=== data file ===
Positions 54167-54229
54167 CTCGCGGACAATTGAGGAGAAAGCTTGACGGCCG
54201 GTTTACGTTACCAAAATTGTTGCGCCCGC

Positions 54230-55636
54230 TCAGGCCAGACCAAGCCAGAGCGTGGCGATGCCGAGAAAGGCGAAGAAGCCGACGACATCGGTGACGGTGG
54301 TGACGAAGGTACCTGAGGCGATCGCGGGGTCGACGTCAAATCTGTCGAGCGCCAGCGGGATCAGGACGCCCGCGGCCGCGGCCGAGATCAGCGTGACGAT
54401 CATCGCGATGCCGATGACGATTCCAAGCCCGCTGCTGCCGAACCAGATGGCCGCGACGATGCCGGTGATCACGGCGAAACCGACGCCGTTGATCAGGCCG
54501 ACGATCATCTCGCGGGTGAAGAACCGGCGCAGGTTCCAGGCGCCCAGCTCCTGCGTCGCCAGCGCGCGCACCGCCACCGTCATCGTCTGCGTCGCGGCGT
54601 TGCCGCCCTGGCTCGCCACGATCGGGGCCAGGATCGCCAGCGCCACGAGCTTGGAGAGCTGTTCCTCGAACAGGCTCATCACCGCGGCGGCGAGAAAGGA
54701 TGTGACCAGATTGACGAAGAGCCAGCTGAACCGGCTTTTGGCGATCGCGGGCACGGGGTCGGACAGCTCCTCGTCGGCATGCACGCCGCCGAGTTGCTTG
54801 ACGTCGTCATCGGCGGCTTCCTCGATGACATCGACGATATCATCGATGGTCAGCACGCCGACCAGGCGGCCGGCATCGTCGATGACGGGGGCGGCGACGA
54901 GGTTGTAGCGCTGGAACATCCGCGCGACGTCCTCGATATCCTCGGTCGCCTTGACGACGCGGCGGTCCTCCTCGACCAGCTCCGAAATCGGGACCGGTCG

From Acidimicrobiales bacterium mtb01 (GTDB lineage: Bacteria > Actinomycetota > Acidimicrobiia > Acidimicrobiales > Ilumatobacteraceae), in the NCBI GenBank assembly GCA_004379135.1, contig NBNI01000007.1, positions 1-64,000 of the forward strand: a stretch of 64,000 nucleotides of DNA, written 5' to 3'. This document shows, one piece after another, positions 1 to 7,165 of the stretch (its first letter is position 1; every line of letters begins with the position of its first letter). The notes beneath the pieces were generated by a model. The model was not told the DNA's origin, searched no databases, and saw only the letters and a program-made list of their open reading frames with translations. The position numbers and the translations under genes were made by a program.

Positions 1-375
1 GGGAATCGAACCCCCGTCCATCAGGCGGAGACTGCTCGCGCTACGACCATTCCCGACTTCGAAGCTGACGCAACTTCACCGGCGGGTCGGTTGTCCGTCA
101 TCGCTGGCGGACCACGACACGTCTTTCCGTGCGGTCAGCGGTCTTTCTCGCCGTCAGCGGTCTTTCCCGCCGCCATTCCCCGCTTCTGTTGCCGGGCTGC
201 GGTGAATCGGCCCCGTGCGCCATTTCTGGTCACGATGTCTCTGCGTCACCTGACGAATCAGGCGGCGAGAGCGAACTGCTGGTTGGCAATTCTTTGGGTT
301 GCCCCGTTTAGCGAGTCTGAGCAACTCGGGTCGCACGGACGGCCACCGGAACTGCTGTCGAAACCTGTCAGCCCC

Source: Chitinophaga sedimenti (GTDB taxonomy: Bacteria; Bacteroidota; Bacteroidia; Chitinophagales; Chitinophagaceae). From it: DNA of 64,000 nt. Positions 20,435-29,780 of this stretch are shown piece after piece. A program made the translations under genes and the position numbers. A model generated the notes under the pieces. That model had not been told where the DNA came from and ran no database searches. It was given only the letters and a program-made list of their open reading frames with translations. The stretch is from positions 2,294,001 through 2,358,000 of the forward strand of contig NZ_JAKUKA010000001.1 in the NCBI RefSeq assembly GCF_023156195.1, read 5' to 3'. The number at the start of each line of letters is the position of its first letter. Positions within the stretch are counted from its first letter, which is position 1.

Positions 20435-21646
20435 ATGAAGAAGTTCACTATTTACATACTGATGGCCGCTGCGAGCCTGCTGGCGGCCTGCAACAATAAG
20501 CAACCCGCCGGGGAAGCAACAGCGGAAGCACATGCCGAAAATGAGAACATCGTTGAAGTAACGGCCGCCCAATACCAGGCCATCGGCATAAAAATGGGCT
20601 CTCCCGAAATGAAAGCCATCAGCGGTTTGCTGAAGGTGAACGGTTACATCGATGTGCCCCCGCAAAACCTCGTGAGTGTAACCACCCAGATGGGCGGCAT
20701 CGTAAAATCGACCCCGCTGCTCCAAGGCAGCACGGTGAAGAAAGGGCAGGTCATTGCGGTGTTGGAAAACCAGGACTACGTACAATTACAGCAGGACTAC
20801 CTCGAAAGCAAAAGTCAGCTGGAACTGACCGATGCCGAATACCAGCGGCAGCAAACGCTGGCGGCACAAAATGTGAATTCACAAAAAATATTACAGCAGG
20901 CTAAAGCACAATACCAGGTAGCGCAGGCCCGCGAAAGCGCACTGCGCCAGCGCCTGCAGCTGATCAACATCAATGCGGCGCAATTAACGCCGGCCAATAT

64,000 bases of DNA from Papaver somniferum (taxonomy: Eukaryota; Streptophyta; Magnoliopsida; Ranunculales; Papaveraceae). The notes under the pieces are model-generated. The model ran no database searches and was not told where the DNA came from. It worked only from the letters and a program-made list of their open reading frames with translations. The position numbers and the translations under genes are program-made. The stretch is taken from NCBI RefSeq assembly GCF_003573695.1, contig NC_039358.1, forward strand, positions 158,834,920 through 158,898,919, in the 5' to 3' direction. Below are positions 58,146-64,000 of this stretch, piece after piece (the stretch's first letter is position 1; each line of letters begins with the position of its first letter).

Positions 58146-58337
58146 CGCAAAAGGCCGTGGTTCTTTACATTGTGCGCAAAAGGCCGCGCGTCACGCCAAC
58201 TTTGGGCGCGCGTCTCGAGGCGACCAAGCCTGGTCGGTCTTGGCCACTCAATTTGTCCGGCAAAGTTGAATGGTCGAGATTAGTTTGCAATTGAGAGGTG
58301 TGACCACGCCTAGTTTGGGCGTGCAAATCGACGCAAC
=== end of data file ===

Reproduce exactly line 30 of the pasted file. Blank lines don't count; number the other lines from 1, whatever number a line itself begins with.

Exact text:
58201 TTTGGGCGCGCGTCTCGAGGCGACCAAGCCTGGTCGGTCTTGGCCACTCAATTTGTCCGGCAAAGTTGAATGGTCGAGATTAGTTTGCAATTGAGAGGTG